Date: May 02 2012
THE Australian Privacy Commissioner is to get greater powers to investigate and resolve complaints about privacy breaches, the federal Attorney-General, Nicola Roxon, has announced.
Consumers will also have a greater ability to see information held about them by credit reporting agencies, and to have it corrected, a spokesman for Ms Roxon said.
The changes - to be introduced to Parliament in the winter session - are the government's response to a Senate committee review of proposed national privacy principles, which were developed in response to a 2008 report by the Australian Law Reform Commission.
The reform would give citizens a greater opportunity to control the use of their personal information by direct marketing companies and proactively ask for their details not to be disclosed.
Companies doing credit checks would have to justify negative listings and would be prohibited from collecting information on children, Ms Roxon said.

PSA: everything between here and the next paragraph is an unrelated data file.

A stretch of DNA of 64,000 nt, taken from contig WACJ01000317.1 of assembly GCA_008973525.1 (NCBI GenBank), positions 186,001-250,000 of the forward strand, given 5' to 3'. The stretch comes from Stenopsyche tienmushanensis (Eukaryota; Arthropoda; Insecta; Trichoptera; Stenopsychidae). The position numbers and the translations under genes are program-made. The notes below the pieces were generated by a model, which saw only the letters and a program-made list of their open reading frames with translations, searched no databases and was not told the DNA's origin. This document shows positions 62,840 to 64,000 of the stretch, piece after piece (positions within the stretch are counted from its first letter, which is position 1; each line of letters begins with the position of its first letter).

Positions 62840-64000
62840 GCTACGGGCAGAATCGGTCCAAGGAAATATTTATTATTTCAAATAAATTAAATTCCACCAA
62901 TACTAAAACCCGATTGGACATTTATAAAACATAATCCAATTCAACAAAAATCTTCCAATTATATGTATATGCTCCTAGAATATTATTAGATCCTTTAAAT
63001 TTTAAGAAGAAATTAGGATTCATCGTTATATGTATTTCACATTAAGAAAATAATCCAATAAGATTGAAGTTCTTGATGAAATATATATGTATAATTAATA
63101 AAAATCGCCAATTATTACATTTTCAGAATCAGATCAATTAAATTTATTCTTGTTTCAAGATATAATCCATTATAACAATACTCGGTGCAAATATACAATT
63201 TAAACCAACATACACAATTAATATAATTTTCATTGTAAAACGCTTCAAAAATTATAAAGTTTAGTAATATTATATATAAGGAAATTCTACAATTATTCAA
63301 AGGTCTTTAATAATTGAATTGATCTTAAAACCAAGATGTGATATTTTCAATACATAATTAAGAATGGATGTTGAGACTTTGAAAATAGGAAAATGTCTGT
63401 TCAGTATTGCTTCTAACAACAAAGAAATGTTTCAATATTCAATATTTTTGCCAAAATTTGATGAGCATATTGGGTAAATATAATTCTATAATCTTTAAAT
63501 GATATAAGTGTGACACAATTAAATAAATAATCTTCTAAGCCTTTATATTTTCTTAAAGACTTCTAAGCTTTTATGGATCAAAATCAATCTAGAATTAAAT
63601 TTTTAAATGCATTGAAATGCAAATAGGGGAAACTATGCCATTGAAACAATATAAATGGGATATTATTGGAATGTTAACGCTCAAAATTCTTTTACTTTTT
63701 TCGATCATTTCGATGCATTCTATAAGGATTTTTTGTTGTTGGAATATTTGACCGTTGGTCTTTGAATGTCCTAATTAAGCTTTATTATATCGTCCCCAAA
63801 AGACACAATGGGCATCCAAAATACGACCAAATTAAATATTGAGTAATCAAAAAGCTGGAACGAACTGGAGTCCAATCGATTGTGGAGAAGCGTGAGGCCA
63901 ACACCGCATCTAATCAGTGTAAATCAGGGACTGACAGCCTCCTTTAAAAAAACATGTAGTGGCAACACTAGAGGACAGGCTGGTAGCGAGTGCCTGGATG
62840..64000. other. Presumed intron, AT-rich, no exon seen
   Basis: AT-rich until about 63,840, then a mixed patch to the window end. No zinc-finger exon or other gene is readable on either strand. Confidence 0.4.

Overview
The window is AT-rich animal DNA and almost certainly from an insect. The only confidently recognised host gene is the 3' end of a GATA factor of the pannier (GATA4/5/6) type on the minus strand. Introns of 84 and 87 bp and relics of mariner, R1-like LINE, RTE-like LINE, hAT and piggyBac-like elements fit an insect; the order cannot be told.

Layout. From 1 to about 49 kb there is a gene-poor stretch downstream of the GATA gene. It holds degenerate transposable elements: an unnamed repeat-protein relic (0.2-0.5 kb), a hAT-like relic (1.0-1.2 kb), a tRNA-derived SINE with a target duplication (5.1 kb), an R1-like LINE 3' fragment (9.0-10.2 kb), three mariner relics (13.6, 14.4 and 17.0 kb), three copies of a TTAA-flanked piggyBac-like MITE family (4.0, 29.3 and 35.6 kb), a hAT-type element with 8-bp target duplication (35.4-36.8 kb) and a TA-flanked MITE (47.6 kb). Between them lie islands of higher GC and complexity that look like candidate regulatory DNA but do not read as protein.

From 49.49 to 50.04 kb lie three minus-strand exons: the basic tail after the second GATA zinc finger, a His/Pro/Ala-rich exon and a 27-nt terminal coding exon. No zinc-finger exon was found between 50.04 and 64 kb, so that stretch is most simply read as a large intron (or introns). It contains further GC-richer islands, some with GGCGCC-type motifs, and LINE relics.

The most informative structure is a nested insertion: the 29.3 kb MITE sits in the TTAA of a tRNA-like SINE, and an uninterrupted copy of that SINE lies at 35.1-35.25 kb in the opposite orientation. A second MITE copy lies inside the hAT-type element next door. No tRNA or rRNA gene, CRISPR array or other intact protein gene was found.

''These changes will provide much more power to consumers to be able to access and, if necessary, correct their credit reports.''
Consumers will no longer have to complain to the organisation concerned, but can go directly to the Privacy Commissioner, who will seek to mediate.
The changes should improve the reliability of credit risk information and lower default rates, the government said.
Other elements of the Law Reform Commission's recommendations are yet to be addressed.
The Privacy Commissioner, Timothy Pilgrim, praised the announcement as a ''significant step forward''.
''The new powers will allow me to resolve major privacy investigations more effectively and ensure that privacy continues to be valued as an important human right in Australia.''
''The strengthening of these powers also sends a strong message to government agencies and businesses that there can be significant consequences when personal information is not given an appropriate level of protection.''
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